Could any of the ospreys flying in the vicinity of the nest be last year’s chicks?
The reason this won’t be the case is that ospreys will not return to the UK until they are mature enough to breed and their hormones kick in at around 2- 5 years old. So they will spend the first few years of their life in Africa, and won’t return to Scotland until they are of breeding age. Some of these birds however could be past chicks of our birds, and we have had at least one ringed chick in 2008 (a yellow ringed male) return right to its natal nest area in the past, for a few days.
What would happen to the pair if our female fails to produce a healthy clutch and the chicks do not then hatch?
Where eggs fail to hatch, the pair of ospreys are likely to eventually give up incubating, but remain in the area for a while and often then make for an early migration in late summer. It has been known that the birds (particularly if a nest is disturbed) will build a ‘frustration’ nest, though this will not be used for breeding until possibly the next season. At Loch of the Lowes in 2011, the birds incubated unsuccessful eggs for more than 70 days before giving up, burying them in the nest, and later left on migration around their usual time.
Why is there no ringing of chicks at Loch of the Lowes?
We used to ring all osprey chicks born at Loch of the Lowes, but in 2004 we had an incident in which a chick was found to be dead soon after being returned to the nest after ringing, cause unknown. This incident, in conjunction with the fact that we were getting so few details of sightings or recoveries of Lowes chicks, persuaded us that it was not worthwhile continuing, but rather investing in the newer more scientifically revealing technology of satellite tracking instead. This was done for the first time in 2012, and again in 2013- we hope to continue in 2014.
Do you track our ospreys while they are wintering? And where do they go?
Unfortunately, we do not know exactly where our resident male and female spend their time, but we know most UK ospreys migrate to West Africa , in the regions of Senegal, Mauritania and the Gambia in late September. A few birds seem to overwinter on route, for example in southern Spain also. This is one question we hope to gain more insight into from our satellite tracking studies of our chicks in future.
How do ospreys migrate?
We know most UK ospreys travel south via a route that takes them over England (though some go west over Ireland) and then usually over western France, then Spain or Portugal. They often cross near Gibraltar, then hug the African coast to their eventual destination, as too far inland means crossing desert.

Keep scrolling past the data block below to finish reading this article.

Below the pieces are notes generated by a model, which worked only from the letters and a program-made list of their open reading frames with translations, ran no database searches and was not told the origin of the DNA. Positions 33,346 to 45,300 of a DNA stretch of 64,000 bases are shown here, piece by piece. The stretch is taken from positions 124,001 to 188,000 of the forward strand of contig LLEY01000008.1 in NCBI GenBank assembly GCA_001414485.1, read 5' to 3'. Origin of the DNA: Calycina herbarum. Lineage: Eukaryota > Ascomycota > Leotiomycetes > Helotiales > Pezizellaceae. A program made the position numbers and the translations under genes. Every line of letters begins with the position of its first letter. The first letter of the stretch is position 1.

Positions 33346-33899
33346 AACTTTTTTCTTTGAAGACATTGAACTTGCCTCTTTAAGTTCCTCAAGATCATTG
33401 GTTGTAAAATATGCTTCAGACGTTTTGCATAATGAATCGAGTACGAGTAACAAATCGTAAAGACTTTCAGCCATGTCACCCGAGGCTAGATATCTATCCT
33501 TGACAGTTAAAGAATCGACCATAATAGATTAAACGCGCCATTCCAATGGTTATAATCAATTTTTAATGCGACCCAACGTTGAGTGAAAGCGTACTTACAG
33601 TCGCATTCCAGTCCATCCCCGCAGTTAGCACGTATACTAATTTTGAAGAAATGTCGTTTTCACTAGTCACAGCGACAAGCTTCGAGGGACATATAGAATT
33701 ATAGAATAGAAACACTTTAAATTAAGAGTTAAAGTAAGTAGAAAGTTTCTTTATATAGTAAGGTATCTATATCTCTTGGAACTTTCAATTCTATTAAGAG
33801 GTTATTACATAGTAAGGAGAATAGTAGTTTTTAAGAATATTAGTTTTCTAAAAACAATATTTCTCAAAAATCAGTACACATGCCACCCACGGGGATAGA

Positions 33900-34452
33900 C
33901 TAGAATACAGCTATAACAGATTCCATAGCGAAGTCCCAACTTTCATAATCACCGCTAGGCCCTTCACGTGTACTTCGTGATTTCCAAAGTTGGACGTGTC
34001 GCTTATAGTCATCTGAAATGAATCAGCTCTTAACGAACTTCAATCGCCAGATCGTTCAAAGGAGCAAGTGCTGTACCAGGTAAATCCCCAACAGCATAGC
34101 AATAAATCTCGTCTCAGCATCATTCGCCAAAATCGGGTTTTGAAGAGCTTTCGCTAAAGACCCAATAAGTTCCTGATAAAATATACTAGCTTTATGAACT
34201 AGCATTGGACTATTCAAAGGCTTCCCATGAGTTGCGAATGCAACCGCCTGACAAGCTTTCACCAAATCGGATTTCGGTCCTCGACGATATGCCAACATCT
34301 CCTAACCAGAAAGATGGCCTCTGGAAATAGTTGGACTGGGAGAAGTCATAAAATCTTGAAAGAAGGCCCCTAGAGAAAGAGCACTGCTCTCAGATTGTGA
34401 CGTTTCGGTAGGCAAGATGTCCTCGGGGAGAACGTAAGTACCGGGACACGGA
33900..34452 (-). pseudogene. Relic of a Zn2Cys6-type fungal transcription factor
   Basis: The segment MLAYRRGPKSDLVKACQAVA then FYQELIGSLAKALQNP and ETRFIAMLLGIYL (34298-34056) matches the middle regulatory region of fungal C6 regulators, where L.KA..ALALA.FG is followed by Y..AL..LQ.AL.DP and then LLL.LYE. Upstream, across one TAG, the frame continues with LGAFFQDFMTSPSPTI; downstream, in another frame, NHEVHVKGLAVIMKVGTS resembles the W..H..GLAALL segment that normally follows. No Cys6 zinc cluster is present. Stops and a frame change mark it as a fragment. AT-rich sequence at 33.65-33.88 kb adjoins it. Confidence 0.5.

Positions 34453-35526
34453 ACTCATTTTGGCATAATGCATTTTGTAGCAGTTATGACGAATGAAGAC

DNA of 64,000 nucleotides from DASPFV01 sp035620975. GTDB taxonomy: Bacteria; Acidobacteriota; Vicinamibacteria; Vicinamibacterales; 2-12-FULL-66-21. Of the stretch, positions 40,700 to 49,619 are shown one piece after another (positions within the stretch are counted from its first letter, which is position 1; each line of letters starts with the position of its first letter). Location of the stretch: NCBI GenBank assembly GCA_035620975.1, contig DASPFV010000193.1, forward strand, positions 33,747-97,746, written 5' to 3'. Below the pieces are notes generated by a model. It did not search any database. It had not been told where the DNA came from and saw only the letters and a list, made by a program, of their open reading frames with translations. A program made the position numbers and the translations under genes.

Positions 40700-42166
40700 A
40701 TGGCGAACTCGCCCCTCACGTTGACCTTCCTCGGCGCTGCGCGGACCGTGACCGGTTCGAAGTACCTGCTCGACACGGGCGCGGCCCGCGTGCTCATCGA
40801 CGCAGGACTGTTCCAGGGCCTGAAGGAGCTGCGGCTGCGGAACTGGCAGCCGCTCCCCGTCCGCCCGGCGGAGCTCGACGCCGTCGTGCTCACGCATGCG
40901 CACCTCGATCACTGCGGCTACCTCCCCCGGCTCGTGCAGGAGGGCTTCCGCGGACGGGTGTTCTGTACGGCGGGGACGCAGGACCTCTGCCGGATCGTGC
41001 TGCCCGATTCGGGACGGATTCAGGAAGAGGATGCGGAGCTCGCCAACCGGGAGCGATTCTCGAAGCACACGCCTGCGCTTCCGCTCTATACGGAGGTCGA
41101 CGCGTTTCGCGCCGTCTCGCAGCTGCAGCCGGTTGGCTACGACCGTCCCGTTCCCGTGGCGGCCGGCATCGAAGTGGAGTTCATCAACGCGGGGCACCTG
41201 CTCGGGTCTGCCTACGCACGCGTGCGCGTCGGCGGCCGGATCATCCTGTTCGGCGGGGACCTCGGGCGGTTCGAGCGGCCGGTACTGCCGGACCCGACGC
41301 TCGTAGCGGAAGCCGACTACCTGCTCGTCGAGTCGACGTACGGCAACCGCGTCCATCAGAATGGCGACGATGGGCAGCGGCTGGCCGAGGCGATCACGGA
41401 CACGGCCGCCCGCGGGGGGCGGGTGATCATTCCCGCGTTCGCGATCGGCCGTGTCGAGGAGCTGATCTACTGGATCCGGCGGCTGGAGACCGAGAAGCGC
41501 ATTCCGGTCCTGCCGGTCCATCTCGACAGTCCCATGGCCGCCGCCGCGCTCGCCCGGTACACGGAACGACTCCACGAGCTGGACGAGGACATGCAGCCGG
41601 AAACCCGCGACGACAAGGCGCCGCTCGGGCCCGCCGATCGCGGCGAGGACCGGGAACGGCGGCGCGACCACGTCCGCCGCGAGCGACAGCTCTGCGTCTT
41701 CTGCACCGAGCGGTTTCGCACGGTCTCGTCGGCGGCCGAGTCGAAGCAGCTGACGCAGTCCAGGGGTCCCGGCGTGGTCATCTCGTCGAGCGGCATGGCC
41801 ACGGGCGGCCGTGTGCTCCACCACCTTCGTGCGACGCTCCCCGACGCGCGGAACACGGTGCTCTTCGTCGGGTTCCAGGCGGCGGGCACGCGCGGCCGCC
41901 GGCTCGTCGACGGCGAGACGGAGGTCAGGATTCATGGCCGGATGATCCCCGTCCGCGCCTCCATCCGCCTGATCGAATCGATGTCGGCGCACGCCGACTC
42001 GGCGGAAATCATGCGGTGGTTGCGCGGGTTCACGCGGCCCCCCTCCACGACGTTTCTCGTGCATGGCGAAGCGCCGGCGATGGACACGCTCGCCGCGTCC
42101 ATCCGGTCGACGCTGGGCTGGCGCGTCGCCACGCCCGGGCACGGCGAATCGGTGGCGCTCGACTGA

We know most ospreys take between 4-6 weeks to make the journey in autumn, but are considerably faster on the way up in spring (the breeding instinct is strong and they must get to the nest first!).
Young birds make more stops and wander more before settling down to habitual yearly pattern. Most birds go to the same over-wintering area each year routinely – creatures of habit! They stop many times on route and can spend up to a week or more on a particularly good estuary or river, especially if weather is unfavourable.
They can fly at considerable heights, at up to 100km a day and can even fly up to 48hrs non-stop!
Most miraculously of all, we still do not know exactly how they navigate – probably some combination of visual clues (we know they fly more in good clear weather) and certainly genetic instinct, and probably some form of geomagnetic perception we do not yet understand.
I often ask our younger visitors if they could walk to Africa at age 10, with no parents to follow, no map and catch all their dinner with their feet on the way! It does put our young ospreys achievements in perspective – migration is truly miraculous!
What is satellite tracking?
Modern technology allows us to attach small satellite transmitters to a lightweight harness on birds. This is expensive to do, but enormously useful in collecting detailed information such as exact routes, timings and behaviours of migrating birds. .
Our birds were tagged for the first time in 2012 but previously ospreys had been radio satellite tracked from Speyside by Roy Dennis from the Highland Wildlife Foundation and birds from Rutland Water, as well as ospreys from Scandinavia. There are also some websites where the migration of radio tagged ospreys can be followed.
Satellite studies tell us:
- Most ospreys take a month or more to get to their destination
- All ospreys stop and feed on route and stick to areas with waterways
- Most go to the same over-wintering area each year
- Young birds make more stops and wander more before settling down to a habitual yearly pattern
- Ospreys take longer to migrate in autumn than in spring when they take short cuts in order to get back to their nests fast!
- The weather affects how far and fast they travel
- Birds that don’t make it often end up too far west or over the sea for too long
Why satellite track ospreys?
It is an enormously useful tool in collecting detailed information such as exact routes, timings and behaviours of migrating birds- it is amazing that for such a high profile species, there is still an awful lot we don’t know. This work is crucial to more detailed scientific study of the species and a better understanding of the ‘other half’ of the ospreys’ lives. If we know more about their migratory routes for example, we can work more closely with organisations and governments in those countries to ensure the areas that ospreys use are protected. It may also help answer such questions as: Are there countries where osprey, and indeed other migrating birds have a higher mortality rate? If so, can we find out why? Do birds from UK stock migrate to the same locations as their cousins in Scandinavia? Are the birds from the UK more prone to flying off course and ditching in the Atlantic?